Wednesday, January 24, 2007

The Postman Always Rings Twice, by James Cain.


Part of the noir reading list I put together for my thesis with the help of Robert Polito and Jeffery Allen. As such, it was "required reading."

I read The Postman Always Rings Twice prior to The Maltese Falcon, mainly because the former was shorter.

I can understand why The Maltese Falcon is the grandaddy of the genre, and especially its hard-boiled angle. Characters like Brigid O'Shaughnassy and Sam Spade are so vivid that reading them is something of a visceral experience, and so simply and directly rendered that their dopplegangers might crop up in any number of stories. Still, I never lose a sense of stylization in the Maltese Falcon, and like most stylized writing, its symbolic vocabulary is so netted in time and place, that the thing read as somewhat dated.

Postman had its dated moments too, and was probably equally stylized, but the elements were neither as intrusive or conspicuous. Part of this clearly derives from the focus of the stories. In The Maltese Falcon the biggest mystery is actually the protagonists' intentions. To accredit their emotions is to basically give away their hands, so at most the characters' feelings are described as symptomatic, and in most cases are affected. The question for the reader, then, is if she can determine who to selectively trust and when. It is a story of semantic and gestural clues.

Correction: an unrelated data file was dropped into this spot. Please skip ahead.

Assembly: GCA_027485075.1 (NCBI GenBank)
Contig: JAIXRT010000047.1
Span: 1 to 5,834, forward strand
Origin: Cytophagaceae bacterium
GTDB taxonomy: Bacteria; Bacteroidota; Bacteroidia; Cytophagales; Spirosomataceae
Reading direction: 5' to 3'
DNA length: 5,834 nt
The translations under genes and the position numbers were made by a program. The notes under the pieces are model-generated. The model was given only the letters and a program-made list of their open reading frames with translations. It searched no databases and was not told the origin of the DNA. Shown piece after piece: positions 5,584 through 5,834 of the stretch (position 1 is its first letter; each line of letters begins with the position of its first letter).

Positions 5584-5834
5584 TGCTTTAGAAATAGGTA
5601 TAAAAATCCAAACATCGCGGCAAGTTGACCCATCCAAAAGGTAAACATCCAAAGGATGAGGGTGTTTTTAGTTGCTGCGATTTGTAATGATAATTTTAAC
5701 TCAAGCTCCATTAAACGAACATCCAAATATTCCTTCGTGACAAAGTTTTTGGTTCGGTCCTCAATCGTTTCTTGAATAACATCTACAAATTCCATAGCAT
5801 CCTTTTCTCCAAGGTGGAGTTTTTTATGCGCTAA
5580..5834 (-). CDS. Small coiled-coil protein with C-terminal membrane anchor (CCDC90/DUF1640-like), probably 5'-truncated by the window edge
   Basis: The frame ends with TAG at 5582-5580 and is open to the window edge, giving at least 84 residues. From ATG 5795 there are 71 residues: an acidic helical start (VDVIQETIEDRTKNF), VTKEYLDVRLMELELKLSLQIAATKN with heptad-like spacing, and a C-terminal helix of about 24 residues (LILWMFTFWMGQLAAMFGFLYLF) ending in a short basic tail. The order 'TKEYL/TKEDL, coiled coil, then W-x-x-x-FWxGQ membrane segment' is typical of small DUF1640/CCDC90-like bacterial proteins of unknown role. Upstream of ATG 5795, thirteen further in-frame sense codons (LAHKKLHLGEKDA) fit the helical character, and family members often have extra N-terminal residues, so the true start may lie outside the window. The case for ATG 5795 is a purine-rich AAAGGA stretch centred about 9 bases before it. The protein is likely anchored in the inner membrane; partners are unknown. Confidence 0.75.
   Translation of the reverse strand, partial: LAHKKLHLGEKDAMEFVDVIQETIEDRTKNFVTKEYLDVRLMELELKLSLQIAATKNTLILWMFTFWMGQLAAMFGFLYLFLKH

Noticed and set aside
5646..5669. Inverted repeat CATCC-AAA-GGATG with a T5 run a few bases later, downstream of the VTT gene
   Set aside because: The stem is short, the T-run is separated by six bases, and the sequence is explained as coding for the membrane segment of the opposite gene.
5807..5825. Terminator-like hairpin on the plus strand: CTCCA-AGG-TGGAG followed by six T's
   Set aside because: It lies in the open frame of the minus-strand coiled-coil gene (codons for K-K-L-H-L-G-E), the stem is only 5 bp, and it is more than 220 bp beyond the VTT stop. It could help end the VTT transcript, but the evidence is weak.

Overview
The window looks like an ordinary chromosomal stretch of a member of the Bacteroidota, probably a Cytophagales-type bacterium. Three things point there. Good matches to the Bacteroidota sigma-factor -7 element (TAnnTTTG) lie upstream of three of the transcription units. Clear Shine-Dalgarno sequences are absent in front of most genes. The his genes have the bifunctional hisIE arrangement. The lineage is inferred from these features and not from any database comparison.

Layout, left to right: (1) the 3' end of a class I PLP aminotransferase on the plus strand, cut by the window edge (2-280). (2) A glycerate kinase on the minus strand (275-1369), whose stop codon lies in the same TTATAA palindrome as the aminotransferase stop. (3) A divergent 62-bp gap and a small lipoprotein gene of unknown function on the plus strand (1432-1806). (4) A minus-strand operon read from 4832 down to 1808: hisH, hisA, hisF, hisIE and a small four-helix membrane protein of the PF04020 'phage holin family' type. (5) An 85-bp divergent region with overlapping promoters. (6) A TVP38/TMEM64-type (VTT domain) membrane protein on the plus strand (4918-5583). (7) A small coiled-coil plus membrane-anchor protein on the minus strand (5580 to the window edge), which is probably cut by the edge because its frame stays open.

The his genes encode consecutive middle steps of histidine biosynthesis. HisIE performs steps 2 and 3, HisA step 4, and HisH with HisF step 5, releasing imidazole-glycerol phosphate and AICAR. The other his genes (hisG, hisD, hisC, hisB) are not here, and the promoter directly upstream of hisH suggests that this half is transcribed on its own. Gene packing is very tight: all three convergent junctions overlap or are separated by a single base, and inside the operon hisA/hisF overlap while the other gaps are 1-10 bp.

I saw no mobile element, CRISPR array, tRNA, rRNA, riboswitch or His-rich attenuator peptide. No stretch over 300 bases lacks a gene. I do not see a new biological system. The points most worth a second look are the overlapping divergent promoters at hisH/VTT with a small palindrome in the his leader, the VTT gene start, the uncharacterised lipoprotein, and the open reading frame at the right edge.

There is never any question of authenticity of emotion in The Postman Always Rings Twice. Certainly, the characters deceive one another, but the candor of the narrator with his readers is in such a direct opposition to his conduct elsewhere that there seems to be no reason to second-guess him. Seemingly absent from the plot are the mechanical subtleties of cause-and-effect that are so abundant in the Maltese Falcon. More the emotions the characters engage are instinctual and ubiquitous in any reader's life: lust, hunger, jealousy, anxiety... The question for the reader, then, is whether he can predict where these familiar but unpredictable desires will take the character.

The novel is officially noir when the characters voluntarily choose a dark and nasty path.

So I liked this novel, and it was fun, even if the end is predictably wretched for all involved. It was eminently more feasible than Falcon and certainly more psychologically compelling. Which is not to say that it's the better book; both are exceedingly well crafted in very different ways. But if I wanted to recommend one of these two classics to frighten and/or trouble you, Postman is the clear choice.



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